By Pedro Pereira
The amount of data the digital world generates is expected to grow at a 44-percent rate over the coming decade. In the second chapter of a 3-part series for SHARE President’s Corner, veteran tech writer Pedro Pereira explores the Big Deal about Big Data…
A Fine Balance
Another issue big data creates centers on privacy. “Personal data such as health and financial records are often those that can offer the most significant human benefits, such as helping to pinpoint the right medical treatment or the most appropriate financial product,” according to the McKinsey report.
It will take a fine balance, however, to ensure data from medical, financial, human resources and legal records isn’t exposed. Much of that data travels over the public Internet, which means securing it from a technology standpoint is critical. But that’s only part of the challenge: Actually accessing private data for analysis can itself be problematic, and requires thoughtful policy-making.
“Policy makers need to recognize the potential of harnessing big data to unleash the next wave of growth in their economies. They need to provide the institutional framework to allow companies to easily create value out of data while protecting the privacy of citizens and providing data security,” says McKinsey.
Needles in Haystacks
Extracting actionable information from the growing morass of unstructured data is like finding needles in haystacks, Bhambhri says. It’s not easy to identify nuggets collected from laptops, databases, medical devices, smartphones, RFID tags and GPS devices – to name a few – for real-time insights and to spot historical patterns for long-term benefits.
Rosen says enterprises are just beginning to understand the magnitude of the big data challenge. And even though agencies such as NASA have worked on it for decades, he says, “we are still in the early stages.”
IBM is working with enterprises in various industries and governments through its Smarter Planet initiative to collect, analyze and make data actionable. Utilities are using analytics on data collected from sensors to prevent malfunctions; credit card companies are analyzing use patterns to spot signs of fraud; marketers are collecting social media data to target their promotions, says Bhambhri.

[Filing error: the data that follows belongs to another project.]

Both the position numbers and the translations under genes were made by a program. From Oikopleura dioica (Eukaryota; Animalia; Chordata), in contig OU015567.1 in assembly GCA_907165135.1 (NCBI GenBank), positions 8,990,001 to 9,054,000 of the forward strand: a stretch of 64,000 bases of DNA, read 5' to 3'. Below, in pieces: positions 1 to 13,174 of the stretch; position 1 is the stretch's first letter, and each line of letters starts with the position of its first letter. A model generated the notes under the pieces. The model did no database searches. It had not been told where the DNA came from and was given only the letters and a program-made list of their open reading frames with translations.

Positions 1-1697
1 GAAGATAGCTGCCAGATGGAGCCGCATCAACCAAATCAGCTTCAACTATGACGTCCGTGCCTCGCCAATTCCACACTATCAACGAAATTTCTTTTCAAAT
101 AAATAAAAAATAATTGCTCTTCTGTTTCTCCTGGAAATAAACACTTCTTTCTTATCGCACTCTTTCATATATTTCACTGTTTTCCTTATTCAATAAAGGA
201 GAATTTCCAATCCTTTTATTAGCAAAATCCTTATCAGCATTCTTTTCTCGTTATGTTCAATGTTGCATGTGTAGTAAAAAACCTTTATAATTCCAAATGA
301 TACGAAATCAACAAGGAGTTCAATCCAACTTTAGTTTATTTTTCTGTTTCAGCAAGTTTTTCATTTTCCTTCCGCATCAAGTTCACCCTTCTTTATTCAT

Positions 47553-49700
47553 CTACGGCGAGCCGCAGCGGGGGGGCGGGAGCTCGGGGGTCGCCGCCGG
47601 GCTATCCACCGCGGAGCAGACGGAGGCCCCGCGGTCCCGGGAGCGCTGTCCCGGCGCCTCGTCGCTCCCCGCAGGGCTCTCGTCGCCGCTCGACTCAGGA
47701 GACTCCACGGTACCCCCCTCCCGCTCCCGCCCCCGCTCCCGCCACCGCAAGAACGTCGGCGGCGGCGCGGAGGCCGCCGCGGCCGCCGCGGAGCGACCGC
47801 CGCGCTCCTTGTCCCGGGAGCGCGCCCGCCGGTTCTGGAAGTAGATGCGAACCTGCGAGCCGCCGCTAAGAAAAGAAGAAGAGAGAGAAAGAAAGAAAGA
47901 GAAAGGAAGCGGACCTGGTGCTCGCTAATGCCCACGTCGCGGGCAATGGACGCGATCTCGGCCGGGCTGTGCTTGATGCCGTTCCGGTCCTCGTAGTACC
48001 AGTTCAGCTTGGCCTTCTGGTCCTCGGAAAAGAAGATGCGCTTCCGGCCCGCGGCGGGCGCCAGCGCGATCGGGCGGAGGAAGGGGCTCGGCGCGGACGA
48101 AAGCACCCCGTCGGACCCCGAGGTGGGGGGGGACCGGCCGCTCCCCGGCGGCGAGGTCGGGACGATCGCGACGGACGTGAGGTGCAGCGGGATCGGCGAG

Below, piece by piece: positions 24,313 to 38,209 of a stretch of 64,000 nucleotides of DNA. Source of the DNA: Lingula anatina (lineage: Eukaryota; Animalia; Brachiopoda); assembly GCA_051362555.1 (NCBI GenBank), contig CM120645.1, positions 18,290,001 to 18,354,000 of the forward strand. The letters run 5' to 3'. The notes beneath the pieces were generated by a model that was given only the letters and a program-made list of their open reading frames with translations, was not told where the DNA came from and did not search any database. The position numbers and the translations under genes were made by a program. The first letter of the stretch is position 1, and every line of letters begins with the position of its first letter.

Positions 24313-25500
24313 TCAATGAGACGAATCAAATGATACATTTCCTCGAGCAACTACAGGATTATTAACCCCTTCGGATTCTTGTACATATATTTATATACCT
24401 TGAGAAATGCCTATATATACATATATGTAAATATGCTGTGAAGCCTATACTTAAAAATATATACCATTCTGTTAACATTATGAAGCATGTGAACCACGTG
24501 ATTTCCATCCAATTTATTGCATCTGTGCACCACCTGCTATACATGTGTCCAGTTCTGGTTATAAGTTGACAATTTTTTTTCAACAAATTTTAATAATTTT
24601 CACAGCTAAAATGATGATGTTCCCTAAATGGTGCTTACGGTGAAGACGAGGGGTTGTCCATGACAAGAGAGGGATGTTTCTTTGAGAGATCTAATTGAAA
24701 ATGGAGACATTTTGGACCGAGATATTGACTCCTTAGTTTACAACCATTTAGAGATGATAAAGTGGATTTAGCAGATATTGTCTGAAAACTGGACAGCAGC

In Dublin, Ireland, an IBM InfoSphere Streams project has been collecting traffic data from buses and sensors at intersections and traffic lights. With 4,000 detectors in place in a road system with 700 intersections, the Streams project is receiving 20,000 data records per minute, a pace of more than 300 per second. A thousand Dublin buses engaged in the project are sending 3,000 GPS readings per minute, a rate of 50 per second. On average, each bus sends location data every 20 seconds.
Why so much info from the streets of Dublin? One benefit the Streams project aims to deliver is a system that triggers traffic lights to give any bus that approaches an intersection a green signal. In addition to trimming operational costs for diesel fuel and electricity consumed while idling, the guaranteed green could boost ridership, as citizens opt for timely bus routes to avoid traffic jams.
Meanwhile in Canada, Project Artemis, a collaboration of IBM, the University of Ontario Institute of Technology and Toronto’s Hospital for Sick Children is collecting data from bedside devices and notes from doctors and nurses to help newborns. The goal is to use data to spot potential signs of life-threatening infection 24 hours in advance.
“Close to 200 pieces of information get generated per second for every baby,” Bhambhri says. It is humanly impossible to properly analyze all this information, unless you resort to technology. Project Artemis uses IBMInfoSphere Streams, a new processing architecture that employs targeted algorithms to give doctors information in near-real time to make potentially life-saving decisions.
InfoSphere Streams is part of the IBM BigInsights Enterprise Edition analytics platform, which enables rapid large-scale analysis of diverse data. Built on the open-source Apache Hadoop platform, BigInsights supports unstructured and structured data.
IBM is taking a leadership position in big data with its Smarter Computing initiative. Other companies, such as SAP, Oracle and Google, also have big data initiatives. Microsoft, meanwhile, wants users to view its upcoming SQL Server 2012 release as a platform to help them unlock insights from big data.
In the next installment of the Big deal About Big Data, Pedro Pereira tells what SHARE is doing to help with Big Data and how the cloud could make matters easier or more challenging – depending on your perspective.